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SCIENCE
May 23, 2013 | By Eryn Brown
Scientists are gaining a better understanding of the H7N9 bird flu that has sickened more than 130 people -- and killed more than 30 -- in China and Taiwan since February. The latest research into the virus, which before this year had never been detected in humans, was published Thursday (subscription required for full text) in the online edition of the journal Science .  Working with ferrets, an animal that is often studied to gain insight into flu transmissibility in people, scientists in China, Canada and the U.S. found that H7N9 could spread from one ferret to another -- suggesting that it could also pass between humans.
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SCIENCE
May 10, 2013 | By Julie Cart
Two federal agencies on Friday announced a major review of how seismic testing for oil and gas deposits affects marine mammals and fish in deep waters off the Gulf of Mexico. So-called seismic surveys entail blasts from air guns or other ship-borne devices that send out powerful sound waves that reflect the shape and extent of oil and gas fields under the ocean floor. Industry officials say the practice is necessary for efficient, safe exploration in deep seas. The testing has long been controversial.
WORLD
April 16, 2013 | By Barbara Demick
A boating accident off the Philippines coast has exposed Chinese poaching of a protected species of scaly anteater, or pangolin, prized in traditional medicine. A 500-ton Chinese fishing vessel, the Min Long Yu, crashed into a coral reef April 8. When the boat was inspected, authorities found more than 2,000 butchered pangolins rolled up and packed into 400 boxes. It is one of the largest hauls of the species, which is subject to an international trade ban. Pangolins are long, lizard-like land mammals covered with scales, which make them look like pine cones when they roll themselves up for protection.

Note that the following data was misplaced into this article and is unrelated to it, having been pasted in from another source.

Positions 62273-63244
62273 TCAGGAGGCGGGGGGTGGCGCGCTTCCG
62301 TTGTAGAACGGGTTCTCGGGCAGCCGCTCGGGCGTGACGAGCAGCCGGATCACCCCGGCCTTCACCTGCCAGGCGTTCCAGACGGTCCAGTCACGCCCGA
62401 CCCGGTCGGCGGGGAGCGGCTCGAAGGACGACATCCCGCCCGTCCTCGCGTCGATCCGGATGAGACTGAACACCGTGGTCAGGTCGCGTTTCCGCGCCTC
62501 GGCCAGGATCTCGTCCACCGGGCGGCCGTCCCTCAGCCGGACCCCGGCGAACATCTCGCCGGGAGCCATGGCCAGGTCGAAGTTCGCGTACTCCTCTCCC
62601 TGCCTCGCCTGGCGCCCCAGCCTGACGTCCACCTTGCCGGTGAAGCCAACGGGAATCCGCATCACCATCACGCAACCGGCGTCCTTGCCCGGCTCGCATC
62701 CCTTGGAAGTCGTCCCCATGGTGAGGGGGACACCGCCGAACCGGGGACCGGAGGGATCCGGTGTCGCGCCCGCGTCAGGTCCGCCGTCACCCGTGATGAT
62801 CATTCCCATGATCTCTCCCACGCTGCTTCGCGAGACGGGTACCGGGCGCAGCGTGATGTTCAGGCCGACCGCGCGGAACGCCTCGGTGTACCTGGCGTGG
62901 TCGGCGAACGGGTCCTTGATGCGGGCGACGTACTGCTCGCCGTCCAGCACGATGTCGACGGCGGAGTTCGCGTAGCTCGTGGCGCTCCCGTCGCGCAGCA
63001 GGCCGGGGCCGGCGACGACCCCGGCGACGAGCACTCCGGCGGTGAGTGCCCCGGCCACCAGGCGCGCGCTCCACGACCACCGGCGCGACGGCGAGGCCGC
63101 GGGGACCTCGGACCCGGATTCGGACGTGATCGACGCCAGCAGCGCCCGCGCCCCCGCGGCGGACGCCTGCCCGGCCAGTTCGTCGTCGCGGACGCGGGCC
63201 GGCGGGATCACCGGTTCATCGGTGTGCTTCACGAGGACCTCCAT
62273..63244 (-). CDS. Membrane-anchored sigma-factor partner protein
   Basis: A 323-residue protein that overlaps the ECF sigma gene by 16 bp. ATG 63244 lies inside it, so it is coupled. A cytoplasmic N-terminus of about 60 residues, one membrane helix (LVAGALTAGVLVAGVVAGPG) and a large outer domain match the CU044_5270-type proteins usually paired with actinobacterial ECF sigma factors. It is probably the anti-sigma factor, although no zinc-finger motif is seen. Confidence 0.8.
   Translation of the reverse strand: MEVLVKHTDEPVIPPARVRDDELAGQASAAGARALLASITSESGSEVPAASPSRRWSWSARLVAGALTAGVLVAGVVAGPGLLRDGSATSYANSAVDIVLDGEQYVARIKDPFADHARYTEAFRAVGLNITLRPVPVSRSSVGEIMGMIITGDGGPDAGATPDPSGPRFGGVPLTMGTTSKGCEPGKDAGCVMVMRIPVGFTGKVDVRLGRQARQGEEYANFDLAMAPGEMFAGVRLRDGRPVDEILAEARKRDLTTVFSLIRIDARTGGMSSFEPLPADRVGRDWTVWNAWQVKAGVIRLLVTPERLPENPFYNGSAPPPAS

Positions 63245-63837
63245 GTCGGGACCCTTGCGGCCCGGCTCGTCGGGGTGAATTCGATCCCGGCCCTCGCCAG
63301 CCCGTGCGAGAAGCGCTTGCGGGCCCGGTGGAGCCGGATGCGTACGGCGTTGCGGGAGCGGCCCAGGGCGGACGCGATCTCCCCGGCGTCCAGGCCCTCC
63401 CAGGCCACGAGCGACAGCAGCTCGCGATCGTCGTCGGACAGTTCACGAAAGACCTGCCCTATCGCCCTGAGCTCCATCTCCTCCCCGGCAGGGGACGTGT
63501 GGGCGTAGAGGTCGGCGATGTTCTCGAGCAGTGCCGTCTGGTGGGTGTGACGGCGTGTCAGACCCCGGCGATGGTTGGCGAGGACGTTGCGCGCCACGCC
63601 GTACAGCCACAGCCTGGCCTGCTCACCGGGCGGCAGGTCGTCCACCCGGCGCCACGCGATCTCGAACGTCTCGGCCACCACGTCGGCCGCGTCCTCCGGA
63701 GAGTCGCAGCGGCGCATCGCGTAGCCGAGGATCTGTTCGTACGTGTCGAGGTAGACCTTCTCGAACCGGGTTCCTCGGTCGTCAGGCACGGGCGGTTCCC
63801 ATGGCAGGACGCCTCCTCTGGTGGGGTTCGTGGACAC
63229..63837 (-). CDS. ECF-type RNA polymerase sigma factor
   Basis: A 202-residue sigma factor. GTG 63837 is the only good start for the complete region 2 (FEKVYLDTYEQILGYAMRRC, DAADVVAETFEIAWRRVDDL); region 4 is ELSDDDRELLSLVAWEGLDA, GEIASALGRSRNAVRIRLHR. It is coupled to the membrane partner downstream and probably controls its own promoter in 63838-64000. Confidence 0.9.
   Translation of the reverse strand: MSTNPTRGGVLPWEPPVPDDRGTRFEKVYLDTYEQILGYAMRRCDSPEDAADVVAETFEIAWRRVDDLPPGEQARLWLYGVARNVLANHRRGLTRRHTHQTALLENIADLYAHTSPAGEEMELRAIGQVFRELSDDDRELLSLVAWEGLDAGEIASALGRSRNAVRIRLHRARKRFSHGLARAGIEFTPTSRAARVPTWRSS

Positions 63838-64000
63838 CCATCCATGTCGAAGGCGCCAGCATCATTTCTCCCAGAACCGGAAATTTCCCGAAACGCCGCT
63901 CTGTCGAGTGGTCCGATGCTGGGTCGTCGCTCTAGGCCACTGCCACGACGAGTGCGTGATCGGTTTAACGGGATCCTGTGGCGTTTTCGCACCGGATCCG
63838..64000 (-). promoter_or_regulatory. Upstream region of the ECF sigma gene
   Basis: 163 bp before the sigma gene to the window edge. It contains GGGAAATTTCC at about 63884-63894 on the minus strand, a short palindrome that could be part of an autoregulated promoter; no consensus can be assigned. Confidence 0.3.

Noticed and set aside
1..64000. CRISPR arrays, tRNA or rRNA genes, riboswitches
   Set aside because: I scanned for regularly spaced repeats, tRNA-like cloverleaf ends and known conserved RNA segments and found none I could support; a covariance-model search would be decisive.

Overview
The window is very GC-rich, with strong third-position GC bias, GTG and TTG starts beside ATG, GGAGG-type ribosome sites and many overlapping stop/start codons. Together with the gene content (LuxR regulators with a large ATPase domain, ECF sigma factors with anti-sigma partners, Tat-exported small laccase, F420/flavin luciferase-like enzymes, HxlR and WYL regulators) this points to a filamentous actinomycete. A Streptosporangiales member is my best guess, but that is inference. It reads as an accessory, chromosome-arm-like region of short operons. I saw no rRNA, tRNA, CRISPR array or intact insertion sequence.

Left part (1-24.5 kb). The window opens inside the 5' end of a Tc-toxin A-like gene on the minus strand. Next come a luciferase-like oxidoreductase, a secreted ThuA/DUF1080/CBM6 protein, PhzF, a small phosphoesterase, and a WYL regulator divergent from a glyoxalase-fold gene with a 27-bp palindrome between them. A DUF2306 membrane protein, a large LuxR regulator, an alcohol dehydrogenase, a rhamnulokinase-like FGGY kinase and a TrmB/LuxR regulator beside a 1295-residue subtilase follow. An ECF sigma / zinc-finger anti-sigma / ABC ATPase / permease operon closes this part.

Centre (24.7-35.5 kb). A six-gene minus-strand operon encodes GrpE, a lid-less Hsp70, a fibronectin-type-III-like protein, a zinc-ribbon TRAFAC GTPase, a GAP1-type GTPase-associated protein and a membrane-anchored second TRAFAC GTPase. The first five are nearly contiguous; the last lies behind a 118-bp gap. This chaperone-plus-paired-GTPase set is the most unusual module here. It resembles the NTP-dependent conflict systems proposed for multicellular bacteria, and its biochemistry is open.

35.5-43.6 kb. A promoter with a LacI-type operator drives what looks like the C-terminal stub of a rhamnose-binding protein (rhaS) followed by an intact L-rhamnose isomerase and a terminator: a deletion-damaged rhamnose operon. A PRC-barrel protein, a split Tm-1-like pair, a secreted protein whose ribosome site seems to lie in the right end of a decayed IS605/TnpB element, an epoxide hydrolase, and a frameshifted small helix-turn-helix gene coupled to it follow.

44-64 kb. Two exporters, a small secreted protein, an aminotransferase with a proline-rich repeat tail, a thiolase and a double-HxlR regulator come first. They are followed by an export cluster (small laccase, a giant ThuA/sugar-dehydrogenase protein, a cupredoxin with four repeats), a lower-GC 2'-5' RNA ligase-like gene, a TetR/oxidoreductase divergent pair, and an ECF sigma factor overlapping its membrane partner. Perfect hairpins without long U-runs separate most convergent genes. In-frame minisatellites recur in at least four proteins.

CALIFORNIA | LOCAL
March 28, 2013 | By Lauren Williams
A sea lion stranded on the boardwalk in Newport Beach was safe Thursday after residents helped the animal by pushing it away from bicycle traffic and giving it water, officials said. Resident Fred Levine spotted the adult female sea lion leaning against his home's wall about 10 p.m. Tuesday about 1,500 feet from the ocean on the Balboa Peninsula. He left a Scooby Doo pail of water outside for the thirsty animal. Residents called police for help and the city posted signs that read, "Marine mammals rest on shore.
CALIFORNIA | LOCAL
February 17, 2013 | By Rick Rojas, Los Angeles Times
The sea lion pups jostled with one another in the small pool, diving for the herring and capelin being thrown at them and popping up with fish tails poking out of their little mouths. "The difference a month makes!" JoAnn Smith, a volunteer at the Pacific Marine Mammal Center in Laguna Beach, remarked as the pups tangled in the water. "Amazing!" The months-old sea lions had come to the care center starving and struggling to survive. They were malnourished, lethargic, ribs and hip bones showing through their smooth dark fur. Their mothers had left them to forage for food, and they were stranded, fending for themselves.